That is according to Rathbones multi-asset manager David Coombs, who is currently positioned for no deal Brexit and describes the current situation as a nightmare.
“It’s the same trade if we have an extension because both are relatively negative for UK assets,” Coombs says. “What the latest developments do mean is that we’re going to see an acceleration of events and the likelihood we are going to make changes is more likely.”
Most multi-asset managers Portfolio Adviser spoke with say Johnson’s prorogation of parliament has had little effect on their fund picks or asset allocation, although positioning varied from underweight to buying up undervalued UK assets based on their existing view of Brexit.
Last Wednesday, sterling fell to $1.218 as the government confirmed it would suspend parliament for five weeks in early September before reconvening on 14 October, only 17 days before the UK is due to leave the European Union. It has continued to fall since then hitting $1.203 on Monday as reports mounted that Johnson was planning to trigger a general election.
Large ego may fear no deal
The central view at Seven Investment Management is that no deal will be avoided and that another extension to Article 50 is likely – possibly via a general election or a second referendum. It is currently overweight the pound and will add to it if it continues to weaken.
“Johnson is playing a gun-to-the-head game which is bold and looks scary right now,” says 7IM investment manager Ahmer Tirmizi, who reckons the prorogation of parliament has not changed the parliamentary arithmetic that sees a majority against no deal. “Ideally, he needs someone to budge, be that the EU or parliament, and this may be a ploy to help make that happen.”
Tirmizi adds: “Bear in mind, though, that he is a man with a very large ego. A disorderly no deal would make him look incompetent and might well lose him the next election. He doesn’t want to go down in history as the most catastrophic PM since Anthony Eden.”
Psigma Investment Management is currently hedged around 70% in its balanced portfolios.
“Sterling to us looks extremely cheap,” says head of investment strategy Rory McPherson, who believes prorogation of parliament does not change the fact no deal is a distinct possibility.
“We appreciate the path to fair value will likely be choppy; with big moves ahead as news on the Brexit negotiations ebbs and flows but are of the view that a pound in five years’ time will buy considerably more than it does today.”
Psigma has recently taken money out of the Alliance Gilt Yield Fund as the asset class trades at record lows, while taking the sterling-hedged share class when adding to the GSAM Japan Equity fund.
Rathbones is also hedging its large exposure to overseas assets. Coombs reckons sterling could swiftly move five to 10% on a Brexit outcome.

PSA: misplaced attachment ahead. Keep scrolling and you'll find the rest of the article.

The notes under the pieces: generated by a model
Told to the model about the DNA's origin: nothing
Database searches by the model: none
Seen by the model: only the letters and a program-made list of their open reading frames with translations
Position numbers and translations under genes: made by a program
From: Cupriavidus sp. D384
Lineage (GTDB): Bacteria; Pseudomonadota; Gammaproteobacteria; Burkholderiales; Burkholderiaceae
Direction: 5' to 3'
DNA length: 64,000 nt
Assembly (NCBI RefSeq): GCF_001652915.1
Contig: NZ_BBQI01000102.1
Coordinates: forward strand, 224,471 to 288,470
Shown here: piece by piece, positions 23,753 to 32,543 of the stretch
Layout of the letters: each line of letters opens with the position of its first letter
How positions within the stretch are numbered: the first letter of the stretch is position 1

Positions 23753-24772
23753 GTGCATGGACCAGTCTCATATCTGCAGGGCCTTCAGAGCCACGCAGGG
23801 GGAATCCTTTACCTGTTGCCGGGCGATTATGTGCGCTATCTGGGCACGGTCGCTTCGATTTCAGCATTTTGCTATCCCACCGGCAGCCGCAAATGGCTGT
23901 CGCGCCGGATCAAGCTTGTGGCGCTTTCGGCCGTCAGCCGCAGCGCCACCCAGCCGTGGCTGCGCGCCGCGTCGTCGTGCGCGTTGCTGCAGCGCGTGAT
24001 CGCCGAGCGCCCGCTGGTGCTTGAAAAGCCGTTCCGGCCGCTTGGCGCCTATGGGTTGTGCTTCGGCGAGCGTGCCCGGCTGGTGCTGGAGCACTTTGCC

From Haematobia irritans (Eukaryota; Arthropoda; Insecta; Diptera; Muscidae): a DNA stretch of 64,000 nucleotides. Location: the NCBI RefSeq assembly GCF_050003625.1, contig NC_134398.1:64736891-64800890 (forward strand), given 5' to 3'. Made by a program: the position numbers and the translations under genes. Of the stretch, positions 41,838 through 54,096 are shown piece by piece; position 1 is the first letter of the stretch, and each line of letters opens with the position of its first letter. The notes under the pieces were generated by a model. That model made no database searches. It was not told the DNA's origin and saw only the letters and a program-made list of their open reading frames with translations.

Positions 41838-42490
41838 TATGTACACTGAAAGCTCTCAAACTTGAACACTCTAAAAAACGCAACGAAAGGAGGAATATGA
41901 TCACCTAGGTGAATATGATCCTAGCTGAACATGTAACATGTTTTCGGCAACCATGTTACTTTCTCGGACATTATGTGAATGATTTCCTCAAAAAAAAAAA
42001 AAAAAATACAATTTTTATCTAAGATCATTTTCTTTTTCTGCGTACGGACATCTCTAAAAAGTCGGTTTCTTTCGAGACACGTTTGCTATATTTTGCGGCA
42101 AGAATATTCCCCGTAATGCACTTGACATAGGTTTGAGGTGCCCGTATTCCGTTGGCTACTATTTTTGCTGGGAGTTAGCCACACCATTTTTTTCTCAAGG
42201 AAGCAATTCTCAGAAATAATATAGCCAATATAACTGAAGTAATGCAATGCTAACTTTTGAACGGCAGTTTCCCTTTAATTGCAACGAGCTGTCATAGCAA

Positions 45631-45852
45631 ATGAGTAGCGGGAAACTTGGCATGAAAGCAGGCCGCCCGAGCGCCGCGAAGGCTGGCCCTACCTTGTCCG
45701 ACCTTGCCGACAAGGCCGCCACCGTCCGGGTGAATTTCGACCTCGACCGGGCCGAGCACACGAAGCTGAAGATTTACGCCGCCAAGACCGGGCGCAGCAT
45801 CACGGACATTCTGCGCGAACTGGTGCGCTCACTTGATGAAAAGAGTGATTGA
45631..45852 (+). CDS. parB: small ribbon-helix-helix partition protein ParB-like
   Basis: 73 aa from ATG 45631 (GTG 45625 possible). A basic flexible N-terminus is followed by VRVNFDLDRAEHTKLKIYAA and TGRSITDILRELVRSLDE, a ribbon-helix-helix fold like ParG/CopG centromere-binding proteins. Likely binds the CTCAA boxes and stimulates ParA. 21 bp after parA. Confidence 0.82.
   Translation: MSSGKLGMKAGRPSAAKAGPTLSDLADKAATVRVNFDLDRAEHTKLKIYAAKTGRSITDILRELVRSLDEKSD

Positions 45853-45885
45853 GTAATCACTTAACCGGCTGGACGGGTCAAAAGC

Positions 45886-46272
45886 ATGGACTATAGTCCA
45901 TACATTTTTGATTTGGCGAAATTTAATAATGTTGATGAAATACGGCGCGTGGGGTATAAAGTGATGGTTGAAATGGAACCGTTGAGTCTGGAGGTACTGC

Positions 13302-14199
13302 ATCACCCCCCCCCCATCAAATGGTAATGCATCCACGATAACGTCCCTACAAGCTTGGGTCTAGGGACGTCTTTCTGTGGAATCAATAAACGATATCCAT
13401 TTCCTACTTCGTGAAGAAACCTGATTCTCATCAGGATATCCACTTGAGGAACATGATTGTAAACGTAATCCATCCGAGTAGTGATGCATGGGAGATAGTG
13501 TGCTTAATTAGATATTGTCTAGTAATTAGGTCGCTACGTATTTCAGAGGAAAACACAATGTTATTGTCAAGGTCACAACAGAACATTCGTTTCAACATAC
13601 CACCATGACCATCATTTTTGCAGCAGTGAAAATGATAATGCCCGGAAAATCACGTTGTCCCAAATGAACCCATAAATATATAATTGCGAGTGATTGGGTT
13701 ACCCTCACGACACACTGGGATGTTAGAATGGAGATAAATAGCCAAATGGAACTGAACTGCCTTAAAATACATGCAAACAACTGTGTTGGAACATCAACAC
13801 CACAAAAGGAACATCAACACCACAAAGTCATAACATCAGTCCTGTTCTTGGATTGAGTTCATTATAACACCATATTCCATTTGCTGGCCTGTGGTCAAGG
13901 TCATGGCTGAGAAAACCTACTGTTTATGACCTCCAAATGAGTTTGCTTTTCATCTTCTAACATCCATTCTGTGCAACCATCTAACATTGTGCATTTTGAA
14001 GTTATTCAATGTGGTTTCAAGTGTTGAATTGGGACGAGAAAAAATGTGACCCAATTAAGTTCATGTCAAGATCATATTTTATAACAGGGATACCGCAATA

Fund picks as Brexit outcome nears
Architas is also positioned for a possible hard Brexit, like Psigma and Rathbones, but has taken a more cautious view.
“The overall outlook is not pretty,” says investment manager Jen Causton. “The economy shrunk last quarter on this political uncertainty, felt via diminishing consumer confidence, reduced business activity and a lack of investment by corporates. The engine of our economy, the service sector, slowed to its weakest rate in three years.”
The Axa-owned multi-manager is currently underweight small and mid-cap UK stocks, which Causton reckons could suffer the most in the coming months. “We favour vehicles such as the TB Evenlode Income fund which offers less exposure to domestic earnings than some other UK funds.”
Over at Tilney, head of multi-asset funds Ben Seager-Scott is investing in Nick Train via Lindsell Train UK Equity as well as Anthony Cross and Julian Fosh via Liontrust Special Situations.
“The Brexit outlook has been hardening for a number of months and in that sense prorogation acts largely to bring the various factions in parliament to a showdown – perhaps slightly sooner than expected – but doesn’t necessarily change the Brexit outlook,” Seager-Scott says.
He likes the Lindsell Train and Liontrust funds because of their bottom-up approach to high quality companies.
On a tactical basis, bearish international fund managers pushing down UK valuations is offset by businesses holding off investment, which he describes as a serious headwind to the domestic economy. As such, Tilney is neutral.
He adds: “Prorogation, to my mind, doesn’t change the balance significantly, but it does bring forward the showdown which I suspect will lead to more volatility in the currency as the anti-no-deal-Brexit plan is deployed this week, but the outcome of that seems quite unknowable to me – and therefore I don’t see a strong case for rational investment activity.”